Dr. Scott Atlas joins DeSantis for press conference: “We are the only nation among our peer nations that are hysterical about opening schools”


In a press conference today, Florida Governor Ron DeSantis announced:

  • The number of people currently hospitalized in Florida with COVID is down nearly 60% from the July peak;
  • The number of people currently in ICU in Florida with COVID is down about 52% since the July peak;
  • The number of COVID-positive patients across all Florida hospitals represents roughly 6% of all the licensed hospital beds in the state of Florida;
  • Yesterday—and the weekends typically see higher admissions—was the lowest single day of admissions since the middle of June;
  • Florida reported about 1950 new cases today, the lowest number since June 14;
  • Antibody testing at Florida’s drive-through sites has continued to register between 20% and 25% seropositivity, while the diagnostic positive percentage has fallen to the 5%-6% range;
  • 27% of all hospital beds in Florida are empty, and 24% of all ICU beds are empty;
  • ED visits for COVID-like illness have returned to levels seen during the first half of June.

DeSantis said his administration has focused on three areas: 

  1. Protecting the most vulnerable, the elderly in long-term care facilities. 
  2. Making sure they support hospital capacity and front-line healthcare workers. Beds were never an issue, but there has been stress on the staff. The state gave hospitals the ability to manage their patient load regarding elective procedures. 
  3. Keeping society functioning. DeSantis said we can’t just shut everything down and hide until it goes away. 75,000 private sector jobs were added in July at the height of the outbreak, and Disney opened just as infections peaked, but the trend has been downward since the theme parks opened. Gyms, beaches, hotels, restaurants, theme parks, youth activities, and sports are open and operating. “Part of that is having K-12 and universities open and available… When the universities closed… at the start of the pandemic, you’re taking people in a relatively low-risk environment and then spreading them across the country, where they’re probably in higher-risk environments.”

1.1 million children in face-to-face instruction

Florida Education Commissioner Richard Corcoran said schools have been opening up throughout the month of August, with the goal of giving maximum choice to parents but “recognizing that the best form of education, without question, is when that teacher is standing in front of that classroom with that child, and they’re imparting wisdom and knowledge, and the kids are interacting, is the absolute best form of education.”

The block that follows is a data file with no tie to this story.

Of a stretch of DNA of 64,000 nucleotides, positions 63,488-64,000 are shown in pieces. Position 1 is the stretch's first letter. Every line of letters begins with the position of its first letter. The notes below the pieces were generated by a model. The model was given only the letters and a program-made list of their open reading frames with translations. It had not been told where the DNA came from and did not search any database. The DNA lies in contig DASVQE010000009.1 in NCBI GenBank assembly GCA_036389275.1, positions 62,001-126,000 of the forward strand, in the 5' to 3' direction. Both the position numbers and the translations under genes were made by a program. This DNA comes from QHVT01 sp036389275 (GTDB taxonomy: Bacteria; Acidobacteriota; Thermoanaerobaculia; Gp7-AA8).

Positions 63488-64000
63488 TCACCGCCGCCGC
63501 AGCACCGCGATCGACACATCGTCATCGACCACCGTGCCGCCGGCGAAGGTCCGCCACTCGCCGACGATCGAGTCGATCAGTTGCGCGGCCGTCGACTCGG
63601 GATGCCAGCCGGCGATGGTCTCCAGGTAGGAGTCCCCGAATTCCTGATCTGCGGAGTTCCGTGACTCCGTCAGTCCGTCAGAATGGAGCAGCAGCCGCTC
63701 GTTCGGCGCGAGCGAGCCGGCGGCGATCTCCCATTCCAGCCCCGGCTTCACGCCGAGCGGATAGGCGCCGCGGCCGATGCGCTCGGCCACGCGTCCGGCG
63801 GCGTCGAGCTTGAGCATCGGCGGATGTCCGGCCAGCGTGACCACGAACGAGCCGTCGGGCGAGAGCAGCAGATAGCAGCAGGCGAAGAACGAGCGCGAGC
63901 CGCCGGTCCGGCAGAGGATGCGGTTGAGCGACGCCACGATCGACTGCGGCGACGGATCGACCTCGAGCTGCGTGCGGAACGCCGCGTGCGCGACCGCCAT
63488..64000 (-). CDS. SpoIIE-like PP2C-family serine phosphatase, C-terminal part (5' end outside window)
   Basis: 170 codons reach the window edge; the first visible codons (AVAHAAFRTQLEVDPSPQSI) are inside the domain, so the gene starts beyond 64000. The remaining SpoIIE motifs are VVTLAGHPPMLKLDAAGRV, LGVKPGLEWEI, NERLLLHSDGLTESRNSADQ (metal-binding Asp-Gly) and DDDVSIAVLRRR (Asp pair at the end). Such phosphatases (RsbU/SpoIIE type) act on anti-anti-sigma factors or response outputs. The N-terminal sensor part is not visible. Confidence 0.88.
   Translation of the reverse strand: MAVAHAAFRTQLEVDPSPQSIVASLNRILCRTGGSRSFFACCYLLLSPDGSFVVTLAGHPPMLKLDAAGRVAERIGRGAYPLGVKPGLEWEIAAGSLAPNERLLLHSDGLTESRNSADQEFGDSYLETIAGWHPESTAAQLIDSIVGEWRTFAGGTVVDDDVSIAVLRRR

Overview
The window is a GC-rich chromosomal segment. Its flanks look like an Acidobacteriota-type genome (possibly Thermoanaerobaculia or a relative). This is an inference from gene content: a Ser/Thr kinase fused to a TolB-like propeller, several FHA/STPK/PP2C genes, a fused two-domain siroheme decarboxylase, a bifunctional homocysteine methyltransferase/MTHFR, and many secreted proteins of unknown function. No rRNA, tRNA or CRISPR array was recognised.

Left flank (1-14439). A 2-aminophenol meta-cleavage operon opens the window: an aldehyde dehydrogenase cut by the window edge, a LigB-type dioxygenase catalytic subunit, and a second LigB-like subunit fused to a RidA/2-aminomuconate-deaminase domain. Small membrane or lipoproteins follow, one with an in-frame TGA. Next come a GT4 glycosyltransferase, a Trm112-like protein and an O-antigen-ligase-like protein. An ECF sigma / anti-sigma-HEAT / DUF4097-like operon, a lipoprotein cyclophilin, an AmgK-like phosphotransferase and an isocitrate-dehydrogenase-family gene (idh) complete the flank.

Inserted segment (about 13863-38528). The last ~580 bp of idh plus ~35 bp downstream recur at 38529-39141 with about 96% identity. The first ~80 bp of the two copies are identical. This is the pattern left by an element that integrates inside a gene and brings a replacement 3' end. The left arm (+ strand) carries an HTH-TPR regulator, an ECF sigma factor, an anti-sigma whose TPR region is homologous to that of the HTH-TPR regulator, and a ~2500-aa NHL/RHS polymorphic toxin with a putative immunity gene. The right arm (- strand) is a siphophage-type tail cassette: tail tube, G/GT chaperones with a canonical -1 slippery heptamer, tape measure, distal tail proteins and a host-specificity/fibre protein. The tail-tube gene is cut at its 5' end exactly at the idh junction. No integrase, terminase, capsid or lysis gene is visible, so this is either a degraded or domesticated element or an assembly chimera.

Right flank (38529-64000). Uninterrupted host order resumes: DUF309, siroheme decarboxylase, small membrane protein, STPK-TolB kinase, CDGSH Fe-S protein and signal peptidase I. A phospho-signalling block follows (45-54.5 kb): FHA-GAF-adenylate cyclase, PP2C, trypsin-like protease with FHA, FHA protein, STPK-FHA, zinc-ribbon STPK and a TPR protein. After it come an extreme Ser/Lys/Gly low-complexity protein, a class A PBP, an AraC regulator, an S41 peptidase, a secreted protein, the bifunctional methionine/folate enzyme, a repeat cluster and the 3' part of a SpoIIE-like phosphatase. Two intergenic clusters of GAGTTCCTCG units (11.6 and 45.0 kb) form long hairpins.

Corcoran said all Florida school districts are open as of today. Almost 60% of parents and students chose face-to-face instruction. As of today, 1.1 million of 2.8 million students in Florida are in face-to-face instruction. 

“There’s a considerable cost to shutting down medical care”

Dr. Scott Atlas, a member of the White House Coronavirus Task Force, said the president’s general strategy is the same as the one outlined by DeSantis: “Number one, protect the highest-risk people and save lives by doing so, and number two, making sure we don’t have hospital overcrowding because, as Governor DeSantis has known throughout this, we really need to make sure medical care is given to everyone else… There’s a considerable cost to shutting down medical care, whether it’s cancer, chemotherapy, live organ donor transplants, cancer screenings, biopsies, immunizations, all kinds of things went by the wayside in the prolongation of the lockdown…

“We cannot sacrifice our children”

“And then, of course, the third part of the president’s strategy… is making sure that we safely open schools and the economy because we cannot sacrifice our children. There’s nothing really higher on the national agenda than educating our children, and the harms of not opening schools are really tremendous, and all that goes with the known evidence that children have very, very low risk from this illness—in fact, less than seasonal influenza… We want to give options to parents because everyone has to feel safe, and there are certain high-risk families, certain high-risk teachers, certain high-risk students… the goal is open, in-person schools, of course the options for distance learning are very important…”

“Do you support what Sweden is doing?”

A reporter asked about a recent Washington Post story that mentioned Atlas in the context of the herd immunity discussion: “Do you support what Sweden is doing?”

Atlas responded, “I was shocked to see the story because they never asked me for a comment, first of all. You know, there’s news, there’s opinion, and then there’s overt lies. And that was never a strategy that was advocated by me in the administration. The president does not have a strategy like that. I’ve never advocated that strategy. So that whole discussion in the Washington Post was just really irresponsible.”

“If you’re not feeling well, do not come to the campus”

Another reporter asked whether it’s too early to say that school reopenings are going well so far. 

Corcoran responded that he didn’t think it was too early. “We had one school that we had to shut down… kids are very low spreaders… we don’t have a case in Florida yet where we’ve seen a child in the K-12 setting spread it to an adult…But the other way around… If you have a cold, if you have a symptom, an adult [has no excuse], all of us know when we’re not feeling well. If you’re not feeling well, do not come to the campus…

“What you had in that one school where we had to close in Osceola, it was 12 teachers interacting in the break room… our teacher population is very young, very safe, but who’s not safe is our substitutes. The reason, really, we had to close is because we couldn’t backfill the substitutes because our substitutes are mostly over 65, and they’re just not available to us right now… [When kids are in school], we don’t have to worry about food insecurity for these kids, we don’t have to worry about there being an achievement gap, we don’t have to worry about a decline in child abuse cases, we don’t have to worry about drug overdoses and all of those other things, far more severe, far more dramatic, and far more certain than any of the low risk to COVID.”